• You will now have an equilateral diamond inside your triangle

13. Take the right side of the square and fold the inside edge out to match the fold.  This does not have to be perfect.

14. Repeat on the left side: take the left side of the square and fold the inside edge to match the fold

  • These are the front legs.

15. We are now going to “Close the cupboard doors” to make our tadpole tail on the bottom part of the frog.  It does not have to be perfect.  Fold the right edge of the remaining rectangle so that the folded edge of the triangle matches up with the folded edge of the square and the outside edge of the rectangle is more or less to the halfway point.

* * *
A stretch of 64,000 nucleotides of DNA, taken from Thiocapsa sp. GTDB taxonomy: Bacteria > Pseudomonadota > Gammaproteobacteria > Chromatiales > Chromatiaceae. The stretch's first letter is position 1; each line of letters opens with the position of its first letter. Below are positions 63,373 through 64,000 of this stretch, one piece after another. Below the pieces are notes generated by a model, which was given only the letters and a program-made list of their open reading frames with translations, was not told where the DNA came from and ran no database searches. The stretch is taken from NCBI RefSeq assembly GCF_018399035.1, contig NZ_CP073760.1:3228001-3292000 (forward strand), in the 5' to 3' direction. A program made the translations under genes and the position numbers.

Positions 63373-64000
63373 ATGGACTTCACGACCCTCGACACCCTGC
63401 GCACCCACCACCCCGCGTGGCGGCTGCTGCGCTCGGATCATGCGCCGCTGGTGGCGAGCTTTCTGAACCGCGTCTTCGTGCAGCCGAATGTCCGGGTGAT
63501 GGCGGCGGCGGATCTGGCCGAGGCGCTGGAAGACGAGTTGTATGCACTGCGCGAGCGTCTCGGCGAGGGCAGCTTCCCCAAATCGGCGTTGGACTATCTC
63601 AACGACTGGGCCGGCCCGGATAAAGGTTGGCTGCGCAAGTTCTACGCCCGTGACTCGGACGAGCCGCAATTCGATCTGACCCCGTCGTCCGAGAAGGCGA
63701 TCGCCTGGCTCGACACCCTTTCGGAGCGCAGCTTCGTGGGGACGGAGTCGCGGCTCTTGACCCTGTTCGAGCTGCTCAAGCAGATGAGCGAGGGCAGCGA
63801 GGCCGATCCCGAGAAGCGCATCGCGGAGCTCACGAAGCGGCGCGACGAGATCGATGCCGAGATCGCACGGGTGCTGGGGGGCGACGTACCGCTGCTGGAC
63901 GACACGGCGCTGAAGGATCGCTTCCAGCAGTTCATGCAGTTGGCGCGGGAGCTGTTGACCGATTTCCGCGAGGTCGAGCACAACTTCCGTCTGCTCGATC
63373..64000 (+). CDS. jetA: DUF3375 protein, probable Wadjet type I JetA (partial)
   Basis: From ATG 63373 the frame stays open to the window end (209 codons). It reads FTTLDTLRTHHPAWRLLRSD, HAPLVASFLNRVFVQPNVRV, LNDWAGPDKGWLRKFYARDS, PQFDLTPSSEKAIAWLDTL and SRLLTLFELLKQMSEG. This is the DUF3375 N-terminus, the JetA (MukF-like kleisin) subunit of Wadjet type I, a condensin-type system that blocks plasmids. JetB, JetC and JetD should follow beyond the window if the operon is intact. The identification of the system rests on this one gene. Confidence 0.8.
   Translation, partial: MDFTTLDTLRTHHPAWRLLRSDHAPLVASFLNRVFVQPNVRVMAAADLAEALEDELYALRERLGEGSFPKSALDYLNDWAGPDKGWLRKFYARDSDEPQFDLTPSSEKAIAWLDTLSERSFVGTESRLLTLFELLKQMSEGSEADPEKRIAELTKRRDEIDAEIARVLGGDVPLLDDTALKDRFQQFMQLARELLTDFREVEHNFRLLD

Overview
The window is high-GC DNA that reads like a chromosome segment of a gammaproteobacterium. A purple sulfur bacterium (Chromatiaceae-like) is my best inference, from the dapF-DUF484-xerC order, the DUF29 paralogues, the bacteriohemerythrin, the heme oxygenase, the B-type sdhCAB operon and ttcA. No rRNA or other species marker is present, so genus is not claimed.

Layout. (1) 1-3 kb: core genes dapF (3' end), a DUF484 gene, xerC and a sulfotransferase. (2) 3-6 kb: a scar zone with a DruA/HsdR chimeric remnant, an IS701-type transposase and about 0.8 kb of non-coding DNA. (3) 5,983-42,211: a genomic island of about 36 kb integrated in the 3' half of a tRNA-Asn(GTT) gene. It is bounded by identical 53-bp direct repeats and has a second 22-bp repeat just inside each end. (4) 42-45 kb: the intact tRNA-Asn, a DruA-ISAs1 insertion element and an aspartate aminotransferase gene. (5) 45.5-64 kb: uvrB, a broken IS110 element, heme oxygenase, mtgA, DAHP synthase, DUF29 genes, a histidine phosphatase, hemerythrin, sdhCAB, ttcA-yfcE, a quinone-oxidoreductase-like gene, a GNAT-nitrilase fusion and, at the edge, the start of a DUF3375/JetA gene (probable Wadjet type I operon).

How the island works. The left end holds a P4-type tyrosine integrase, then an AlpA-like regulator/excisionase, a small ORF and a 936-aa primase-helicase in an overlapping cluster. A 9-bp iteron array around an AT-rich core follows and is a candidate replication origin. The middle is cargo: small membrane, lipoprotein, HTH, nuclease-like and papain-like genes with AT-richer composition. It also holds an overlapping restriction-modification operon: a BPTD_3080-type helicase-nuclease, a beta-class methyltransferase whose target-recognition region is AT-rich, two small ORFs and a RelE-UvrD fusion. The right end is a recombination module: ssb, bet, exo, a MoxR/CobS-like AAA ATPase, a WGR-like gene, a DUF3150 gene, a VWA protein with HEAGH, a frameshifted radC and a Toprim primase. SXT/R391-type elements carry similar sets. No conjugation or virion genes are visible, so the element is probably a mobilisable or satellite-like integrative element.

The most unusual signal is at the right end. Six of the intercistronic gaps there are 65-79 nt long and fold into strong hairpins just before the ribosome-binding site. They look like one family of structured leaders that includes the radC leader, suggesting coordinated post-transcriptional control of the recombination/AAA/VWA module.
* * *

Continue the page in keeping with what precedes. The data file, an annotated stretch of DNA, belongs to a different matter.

16. Repeat on the left side.  

17. Flip the frog over and go over all the creases from the top.

18. Flip it so that the front legs are up again.  

19. We are now going to zig-zag the tadpole tail into a bent leg. It won’t be split, but the frog will jump better this way. Fold the back legs back like the frog is doing a head over heels yoga move.  

20. Unfold that.

21. Roll the edges.  This part will DEFINITELY not look perfect, but it’s important.

22. Re-fold the yoga move.

23. Fold the back leg-unit, which is really only one leg, so that it sticks out a tiny bit. 

24. Pinch the end of the legs (where the feet would be if it had two legs).

25. Flip the frog right-side up. YOU ARE FINISHED!

You can make your frog hop with two fingers, or with one. How far can it go?

More Resources about frogs and their jumping and walking abilities: